When it comes to filling the chief of staff role after the impeachment dust settles, Trump has suggested his first choice remains retiring Rep. Mark Meadows, sources familiar with the talks said. During Thursday's post-acquittal speech, Trump thanked Meadows at length for his support during the impeachment proceedings and called him "an extraordinary guy" and "very special."

Meadows, in turn, was the only other person who spoke during the President's address -- rising from his seat in the audience to praise Trump. "I just wanted to say that this reflection today is a small reflection of the kind of support you have all across the country," Meadows said. "We've got your back."

And there goes my gag reflex. With the prospect of Meadows being in charge of pretty much everybody who works in the White House, now is as good a time as any to remind people of his lack of concern and leadership when his own office was a stalking ground for a serial sexual harasser:

Trump tariffs are forcing NC farmers into bankruptcy

This is not fake news, but he will try to spin it that way I'm sure:

The number of family farms filing for Chapter 12 bankruptcy last year spiked 20 percent nationally, according to a study by the American Farm Bureau Federation. That’s the highest increase since 2010, the year after the Great Recession ended. In the Southeast, it swelled 48 percent from 2018.

The $87 billion agriculture industry plays a crucial rule in North Carolina’s economy, according to N.C. State University. It employs 17 percent of the state’s workforce. According to the Farm Bureau, there were 16 filings in North Carolina in 2019 — a 33 percent jump from 2018 — and 10 in South Carolina, more than three times higher than the 2018 total.

Funny thing, you hardly ever see one of these bankrupted farmers on the news, except maybe in some deep-dive documentary where the producers spend weeks tracking people down. It's actually not funny, because when they are finally forced to give up, the last thing they want to do is admit their failure to a large audience. It's a hard life, making one or two paydays a year cover all your costs and feed your family until the next harvest. The last thing they need is a toddler knocking over that fragile formula by disrupting their market. But by and large, farmers still support Trump, even though he has thrown them under the bus in favor of Big Ag numerous times:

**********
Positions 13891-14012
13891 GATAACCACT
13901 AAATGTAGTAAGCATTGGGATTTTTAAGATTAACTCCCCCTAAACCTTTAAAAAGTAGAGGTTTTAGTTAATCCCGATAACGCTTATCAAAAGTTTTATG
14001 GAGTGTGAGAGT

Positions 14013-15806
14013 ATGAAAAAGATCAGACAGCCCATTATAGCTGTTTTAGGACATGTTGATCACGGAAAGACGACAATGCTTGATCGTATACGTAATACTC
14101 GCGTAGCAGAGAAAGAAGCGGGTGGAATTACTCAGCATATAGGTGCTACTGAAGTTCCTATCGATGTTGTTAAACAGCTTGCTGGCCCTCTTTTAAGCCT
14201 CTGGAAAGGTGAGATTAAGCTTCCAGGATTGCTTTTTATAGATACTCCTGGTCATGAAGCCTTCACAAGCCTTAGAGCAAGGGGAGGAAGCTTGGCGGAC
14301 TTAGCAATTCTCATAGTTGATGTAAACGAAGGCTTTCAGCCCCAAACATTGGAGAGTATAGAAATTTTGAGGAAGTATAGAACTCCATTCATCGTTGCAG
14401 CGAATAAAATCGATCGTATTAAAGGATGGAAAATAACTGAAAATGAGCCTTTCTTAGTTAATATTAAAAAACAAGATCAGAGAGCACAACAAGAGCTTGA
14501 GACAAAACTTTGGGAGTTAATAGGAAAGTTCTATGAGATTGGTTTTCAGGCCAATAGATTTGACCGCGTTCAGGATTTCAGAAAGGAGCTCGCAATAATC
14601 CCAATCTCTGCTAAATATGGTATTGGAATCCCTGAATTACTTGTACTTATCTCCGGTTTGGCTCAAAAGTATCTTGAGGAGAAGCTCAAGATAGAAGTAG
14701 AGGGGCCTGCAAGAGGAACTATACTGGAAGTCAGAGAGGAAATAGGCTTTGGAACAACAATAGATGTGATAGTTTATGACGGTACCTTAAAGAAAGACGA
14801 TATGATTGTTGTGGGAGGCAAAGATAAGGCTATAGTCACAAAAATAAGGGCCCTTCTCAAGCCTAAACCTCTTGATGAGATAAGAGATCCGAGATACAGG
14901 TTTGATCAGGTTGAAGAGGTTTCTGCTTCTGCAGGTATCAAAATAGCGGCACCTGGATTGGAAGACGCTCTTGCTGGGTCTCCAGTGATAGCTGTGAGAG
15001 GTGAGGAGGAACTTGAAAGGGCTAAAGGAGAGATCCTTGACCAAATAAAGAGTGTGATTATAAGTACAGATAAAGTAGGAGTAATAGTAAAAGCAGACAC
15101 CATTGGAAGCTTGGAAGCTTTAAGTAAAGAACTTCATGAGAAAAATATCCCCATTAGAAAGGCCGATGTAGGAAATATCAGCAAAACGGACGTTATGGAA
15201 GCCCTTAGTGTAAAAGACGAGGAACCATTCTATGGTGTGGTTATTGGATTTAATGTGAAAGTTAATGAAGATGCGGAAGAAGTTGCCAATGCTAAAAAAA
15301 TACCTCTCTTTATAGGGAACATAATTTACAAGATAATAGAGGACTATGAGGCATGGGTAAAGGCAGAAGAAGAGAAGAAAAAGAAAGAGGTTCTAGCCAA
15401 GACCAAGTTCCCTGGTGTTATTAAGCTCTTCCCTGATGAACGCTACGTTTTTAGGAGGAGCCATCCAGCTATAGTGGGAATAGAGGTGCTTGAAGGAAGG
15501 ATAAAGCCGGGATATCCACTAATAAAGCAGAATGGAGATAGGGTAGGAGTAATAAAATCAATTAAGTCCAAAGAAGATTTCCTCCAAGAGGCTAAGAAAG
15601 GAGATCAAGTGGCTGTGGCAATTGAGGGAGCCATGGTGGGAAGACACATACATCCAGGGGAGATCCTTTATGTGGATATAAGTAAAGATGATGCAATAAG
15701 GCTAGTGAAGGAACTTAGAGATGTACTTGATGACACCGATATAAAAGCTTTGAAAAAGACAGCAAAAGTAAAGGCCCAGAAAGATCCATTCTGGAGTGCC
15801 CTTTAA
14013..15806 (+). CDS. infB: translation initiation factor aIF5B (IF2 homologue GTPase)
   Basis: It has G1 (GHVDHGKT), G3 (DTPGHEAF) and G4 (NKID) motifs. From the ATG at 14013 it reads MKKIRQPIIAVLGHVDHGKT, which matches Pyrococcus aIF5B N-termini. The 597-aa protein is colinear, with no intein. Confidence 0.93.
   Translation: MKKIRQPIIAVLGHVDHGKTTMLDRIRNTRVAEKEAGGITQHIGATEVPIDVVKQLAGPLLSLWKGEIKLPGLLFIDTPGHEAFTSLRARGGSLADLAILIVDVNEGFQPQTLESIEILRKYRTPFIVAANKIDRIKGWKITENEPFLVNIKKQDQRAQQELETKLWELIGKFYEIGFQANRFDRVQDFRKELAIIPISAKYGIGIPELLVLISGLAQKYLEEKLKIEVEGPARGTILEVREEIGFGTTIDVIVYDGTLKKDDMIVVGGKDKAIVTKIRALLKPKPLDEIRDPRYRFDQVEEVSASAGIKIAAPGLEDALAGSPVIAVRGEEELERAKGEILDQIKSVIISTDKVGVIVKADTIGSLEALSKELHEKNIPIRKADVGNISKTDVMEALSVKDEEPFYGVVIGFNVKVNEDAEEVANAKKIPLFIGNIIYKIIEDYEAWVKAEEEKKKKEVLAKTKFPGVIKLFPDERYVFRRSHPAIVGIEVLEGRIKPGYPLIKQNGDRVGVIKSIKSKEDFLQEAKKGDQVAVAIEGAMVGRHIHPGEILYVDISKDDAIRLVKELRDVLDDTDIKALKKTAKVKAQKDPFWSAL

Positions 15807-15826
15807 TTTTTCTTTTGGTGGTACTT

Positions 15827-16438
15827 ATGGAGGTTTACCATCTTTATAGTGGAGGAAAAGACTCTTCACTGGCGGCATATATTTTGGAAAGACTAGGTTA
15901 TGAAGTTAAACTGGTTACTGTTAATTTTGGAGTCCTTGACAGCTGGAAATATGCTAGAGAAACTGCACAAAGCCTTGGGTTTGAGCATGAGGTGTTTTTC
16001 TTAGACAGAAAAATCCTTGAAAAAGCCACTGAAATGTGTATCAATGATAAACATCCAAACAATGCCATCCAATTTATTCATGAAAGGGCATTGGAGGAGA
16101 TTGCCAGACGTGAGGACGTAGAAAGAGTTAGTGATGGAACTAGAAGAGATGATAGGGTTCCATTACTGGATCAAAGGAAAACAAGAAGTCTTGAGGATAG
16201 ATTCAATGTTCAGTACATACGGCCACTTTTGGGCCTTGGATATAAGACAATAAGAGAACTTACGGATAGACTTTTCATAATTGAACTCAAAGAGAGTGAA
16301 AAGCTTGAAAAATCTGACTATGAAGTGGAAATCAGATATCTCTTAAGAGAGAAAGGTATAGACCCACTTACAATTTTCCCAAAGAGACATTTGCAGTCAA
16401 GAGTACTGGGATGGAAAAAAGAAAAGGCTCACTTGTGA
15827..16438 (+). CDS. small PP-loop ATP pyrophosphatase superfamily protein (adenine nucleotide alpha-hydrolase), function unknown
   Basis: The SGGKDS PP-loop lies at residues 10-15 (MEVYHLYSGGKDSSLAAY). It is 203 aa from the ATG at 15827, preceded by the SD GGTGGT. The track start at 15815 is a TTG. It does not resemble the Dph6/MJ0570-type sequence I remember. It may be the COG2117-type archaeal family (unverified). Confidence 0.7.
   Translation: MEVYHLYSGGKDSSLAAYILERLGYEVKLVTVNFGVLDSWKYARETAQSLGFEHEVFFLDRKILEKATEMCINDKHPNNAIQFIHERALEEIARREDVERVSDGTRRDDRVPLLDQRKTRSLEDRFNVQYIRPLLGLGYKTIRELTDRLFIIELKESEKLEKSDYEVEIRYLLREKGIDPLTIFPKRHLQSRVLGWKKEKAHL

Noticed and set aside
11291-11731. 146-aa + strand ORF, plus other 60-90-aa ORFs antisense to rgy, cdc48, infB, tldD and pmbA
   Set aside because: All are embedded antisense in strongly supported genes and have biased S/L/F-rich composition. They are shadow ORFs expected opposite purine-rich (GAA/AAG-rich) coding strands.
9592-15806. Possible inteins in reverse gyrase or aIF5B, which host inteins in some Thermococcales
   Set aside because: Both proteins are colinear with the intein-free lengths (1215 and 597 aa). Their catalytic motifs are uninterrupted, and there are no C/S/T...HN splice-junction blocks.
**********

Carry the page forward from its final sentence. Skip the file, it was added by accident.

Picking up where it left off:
Richard Burr: Witnesses won't change our minds, so why have them?

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Whatever credibility he once had is long gone:

“I personally feel that even if they invited witnesses and witnesses confirmed, yes, the president had a quid-pro-quo or something like this, if it doesn’t rise to the level of removal from office than why would we put the American people, the institution, through this process, when we know what the outcome is going to be at the end of the day,” Burr said.

It would take 67 votes to remove Trump from office. Republicans control 53 seats, so 20 of them would have to vote to remove Trump along with all 47 Democrats and independents.

In other words, even if he is guilty, we don't care. Understand, Richard Burr is Chairman of the Committee that has been investigating foreign interference in American elections for about two and a half years now. The President not only invited foreign interference, he demanded it, holding up military assistance that likely cost Ukrainian soldiers their lives in the process. It's no wonder Tillis has been such an embarrassment. Burr is senior, and arguably should be a mentor for the first-term (hopefully single-term) Senator. But apparently Do Nothing Burr has nothing to offer along those lines.

Mark Meadows: The anatomy of a brown-noser

Being a towel-boy for Trump must be exhausting:

“Congressman Meadows is in regular contact with the White House and the president’s legal team and is a crucial ally who amplifies the president’s views and the president’s case to the American people,” said a source familiar with his involvement, who added that Meadows has been to the White House at least once in the last week.